The intriguing people he mentions might be “locals.” Like a player from the NBA’s Miami Heat or former Governor and Presidential candidate Jeb Bush. Back in the day it would have been mobster Al Capone, aerial adventurer Amelia Earhart, performer Jackie Gleason, radio host Larry King, or Dolphins football coach Don Shula.

“We are blessed with a huge local following. People who live down here have been coming here year after year,” Johnson confirms “I’ve got one family I see in the restaurant who have been coming here through four generations. At least one member of their family comes every week. It’s really special to see that.”

Tradition…seasoned with vibe, buzz, excitement and elegance.

Joe's is the number one seafood restaurant in America. Photo by Harrison Shiels
Joe’s is the number one seafood restaurant in America. Photo by Harrison Shiels

During the wait, if you get antsy, you can peek at the menu, but it will only increase the weight of anticipation on your taste buds. Instead take the advice of Johnson, who recommends the following courses as a time-honored, can’t miss, representative “General Manager’s Tasting Menu:”

What to order at Joe’s Stone Crab:

“For entrees I would recommend trying three things: the stone crabs; one of our dry-aged steaks; and I would also make sure you have the fried chicken. Those are the three entrees I would share amongst the table,” Johnson advised. “For side dishes order grilled tomatoes – which is a half-tomato with a ground-spinach topping and melted cheese; hash browns; creamed spinach; and, of course, the most healthy unhealthy vegetable I have on my menu: fried asparagus.”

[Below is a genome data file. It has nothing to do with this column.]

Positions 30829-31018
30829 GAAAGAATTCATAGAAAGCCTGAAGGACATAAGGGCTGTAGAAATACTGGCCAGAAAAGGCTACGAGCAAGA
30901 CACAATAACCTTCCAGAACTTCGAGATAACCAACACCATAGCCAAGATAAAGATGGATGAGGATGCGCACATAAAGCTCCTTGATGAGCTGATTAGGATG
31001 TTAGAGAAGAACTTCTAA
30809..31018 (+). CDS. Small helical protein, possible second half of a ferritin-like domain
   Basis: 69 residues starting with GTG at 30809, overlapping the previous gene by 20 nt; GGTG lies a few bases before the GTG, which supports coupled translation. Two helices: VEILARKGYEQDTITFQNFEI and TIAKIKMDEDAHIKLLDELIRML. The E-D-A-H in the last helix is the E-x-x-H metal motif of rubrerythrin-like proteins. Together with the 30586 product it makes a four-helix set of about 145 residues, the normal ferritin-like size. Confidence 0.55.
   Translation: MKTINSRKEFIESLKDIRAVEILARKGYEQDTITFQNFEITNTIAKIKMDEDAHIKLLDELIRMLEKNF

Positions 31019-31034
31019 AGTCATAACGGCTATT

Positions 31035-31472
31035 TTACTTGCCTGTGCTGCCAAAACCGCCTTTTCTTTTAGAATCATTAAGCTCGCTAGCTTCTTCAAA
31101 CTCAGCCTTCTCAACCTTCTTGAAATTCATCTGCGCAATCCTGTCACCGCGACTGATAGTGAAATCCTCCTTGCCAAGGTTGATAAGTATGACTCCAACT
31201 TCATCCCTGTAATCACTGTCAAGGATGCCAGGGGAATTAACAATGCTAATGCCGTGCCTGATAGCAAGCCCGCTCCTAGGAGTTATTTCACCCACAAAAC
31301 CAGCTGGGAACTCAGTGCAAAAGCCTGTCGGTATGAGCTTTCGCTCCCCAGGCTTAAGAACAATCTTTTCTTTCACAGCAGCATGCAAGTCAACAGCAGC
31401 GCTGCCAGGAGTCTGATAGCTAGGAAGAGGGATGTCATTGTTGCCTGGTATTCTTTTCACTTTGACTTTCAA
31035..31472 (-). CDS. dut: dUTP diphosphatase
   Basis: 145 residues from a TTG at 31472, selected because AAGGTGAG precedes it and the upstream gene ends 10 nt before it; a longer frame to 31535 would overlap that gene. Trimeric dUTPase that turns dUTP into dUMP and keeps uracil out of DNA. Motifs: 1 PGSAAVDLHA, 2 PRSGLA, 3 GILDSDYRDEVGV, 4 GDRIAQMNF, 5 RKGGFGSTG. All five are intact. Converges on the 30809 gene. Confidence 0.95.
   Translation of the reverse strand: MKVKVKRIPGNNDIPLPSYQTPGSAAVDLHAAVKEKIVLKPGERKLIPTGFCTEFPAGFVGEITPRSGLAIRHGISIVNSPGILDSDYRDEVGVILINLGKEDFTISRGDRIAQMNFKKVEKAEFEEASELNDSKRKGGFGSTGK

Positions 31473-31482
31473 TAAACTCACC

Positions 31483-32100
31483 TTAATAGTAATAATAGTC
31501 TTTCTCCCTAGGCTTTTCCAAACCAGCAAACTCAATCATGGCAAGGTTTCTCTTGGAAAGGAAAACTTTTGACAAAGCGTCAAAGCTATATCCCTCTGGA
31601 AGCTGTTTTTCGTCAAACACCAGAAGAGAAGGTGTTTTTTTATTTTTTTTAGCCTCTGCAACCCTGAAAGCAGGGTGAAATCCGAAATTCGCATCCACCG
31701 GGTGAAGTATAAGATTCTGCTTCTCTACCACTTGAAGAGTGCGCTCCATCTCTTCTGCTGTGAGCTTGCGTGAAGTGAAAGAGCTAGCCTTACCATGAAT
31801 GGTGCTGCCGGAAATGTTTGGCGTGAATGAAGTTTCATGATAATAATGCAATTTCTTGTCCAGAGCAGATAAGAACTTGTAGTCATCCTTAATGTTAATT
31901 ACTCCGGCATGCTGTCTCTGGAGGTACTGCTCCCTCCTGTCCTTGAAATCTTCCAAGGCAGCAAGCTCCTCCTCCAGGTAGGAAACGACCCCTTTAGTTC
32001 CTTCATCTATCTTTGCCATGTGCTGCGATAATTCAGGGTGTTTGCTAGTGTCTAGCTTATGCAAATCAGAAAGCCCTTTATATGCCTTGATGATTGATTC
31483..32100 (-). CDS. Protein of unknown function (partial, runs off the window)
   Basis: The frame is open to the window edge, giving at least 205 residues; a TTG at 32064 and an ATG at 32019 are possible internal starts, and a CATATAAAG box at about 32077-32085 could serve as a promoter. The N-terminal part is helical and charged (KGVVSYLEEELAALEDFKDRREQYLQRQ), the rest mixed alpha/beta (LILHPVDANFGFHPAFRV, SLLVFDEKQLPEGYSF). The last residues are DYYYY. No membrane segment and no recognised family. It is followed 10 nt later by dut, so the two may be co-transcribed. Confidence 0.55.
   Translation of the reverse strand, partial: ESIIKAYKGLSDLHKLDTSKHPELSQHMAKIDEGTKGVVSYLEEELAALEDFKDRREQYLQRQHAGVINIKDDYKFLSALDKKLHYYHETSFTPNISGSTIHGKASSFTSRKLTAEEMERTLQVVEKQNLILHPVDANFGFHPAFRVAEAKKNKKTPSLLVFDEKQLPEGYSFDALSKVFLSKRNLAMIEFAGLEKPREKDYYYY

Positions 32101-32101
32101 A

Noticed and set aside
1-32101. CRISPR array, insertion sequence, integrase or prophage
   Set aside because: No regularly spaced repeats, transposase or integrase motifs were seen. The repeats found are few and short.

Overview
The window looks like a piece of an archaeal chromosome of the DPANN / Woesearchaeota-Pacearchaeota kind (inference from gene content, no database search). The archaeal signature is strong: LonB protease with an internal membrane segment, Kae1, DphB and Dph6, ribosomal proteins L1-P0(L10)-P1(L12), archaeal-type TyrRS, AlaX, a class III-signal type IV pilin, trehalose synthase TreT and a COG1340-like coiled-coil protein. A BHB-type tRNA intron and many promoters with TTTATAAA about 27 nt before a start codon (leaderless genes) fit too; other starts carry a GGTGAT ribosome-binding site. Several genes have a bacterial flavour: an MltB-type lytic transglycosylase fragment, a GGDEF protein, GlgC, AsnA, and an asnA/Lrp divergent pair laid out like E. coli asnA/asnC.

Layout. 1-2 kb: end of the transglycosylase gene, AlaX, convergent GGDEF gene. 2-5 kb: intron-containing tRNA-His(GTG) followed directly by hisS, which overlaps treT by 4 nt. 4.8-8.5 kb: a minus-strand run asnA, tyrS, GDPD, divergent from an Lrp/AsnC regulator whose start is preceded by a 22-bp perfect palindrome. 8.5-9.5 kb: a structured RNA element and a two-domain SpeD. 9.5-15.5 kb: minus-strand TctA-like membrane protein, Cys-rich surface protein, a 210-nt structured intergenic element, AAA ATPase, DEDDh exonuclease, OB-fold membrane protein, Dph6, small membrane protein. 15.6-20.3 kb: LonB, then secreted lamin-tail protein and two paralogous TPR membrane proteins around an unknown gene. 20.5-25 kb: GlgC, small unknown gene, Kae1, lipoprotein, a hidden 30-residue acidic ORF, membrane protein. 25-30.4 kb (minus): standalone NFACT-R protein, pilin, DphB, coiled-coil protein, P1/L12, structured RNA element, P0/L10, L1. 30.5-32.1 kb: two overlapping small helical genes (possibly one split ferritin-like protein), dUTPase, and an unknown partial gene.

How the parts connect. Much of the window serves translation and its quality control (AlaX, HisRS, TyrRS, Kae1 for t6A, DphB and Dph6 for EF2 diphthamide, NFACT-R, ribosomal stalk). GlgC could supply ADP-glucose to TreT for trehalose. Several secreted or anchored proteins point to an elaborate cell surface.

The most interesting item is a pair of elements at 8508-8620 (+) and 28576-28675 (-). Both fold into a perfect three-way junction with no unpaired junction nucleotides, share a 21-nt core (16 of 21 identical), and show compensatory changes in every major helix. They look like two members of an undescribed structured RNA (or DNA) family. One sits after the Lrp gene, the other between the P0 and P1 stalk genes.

No matter how much you eat, no one should leave without finishing off dinner with a slice of secret recipe Joe’s Key Lime Pie – served very cold, which should be dubbed a national treasure.

Joe's key lime pie recipe is a closely guarded secret. Photo by Harrison Shiels
Joe’s key lime pie recipe is a closely guarded secret. Photo by Harrison Shiels
Joe's key lime pie recipe is a closely guarded secret. Photo by Harrison Shiels
Maitre d’ Ed Witte, the biggest “celebrity” at Joe’s, pictured with Go World Travel’s Michael Patrick Shiels. Photo by Harrison Shiels

Author: Michael Patrick Shiels  is an author, travel writer and radio host. Read him at GoWorldTravel.com/TravelTattler You can contact him at MShiels@aol.com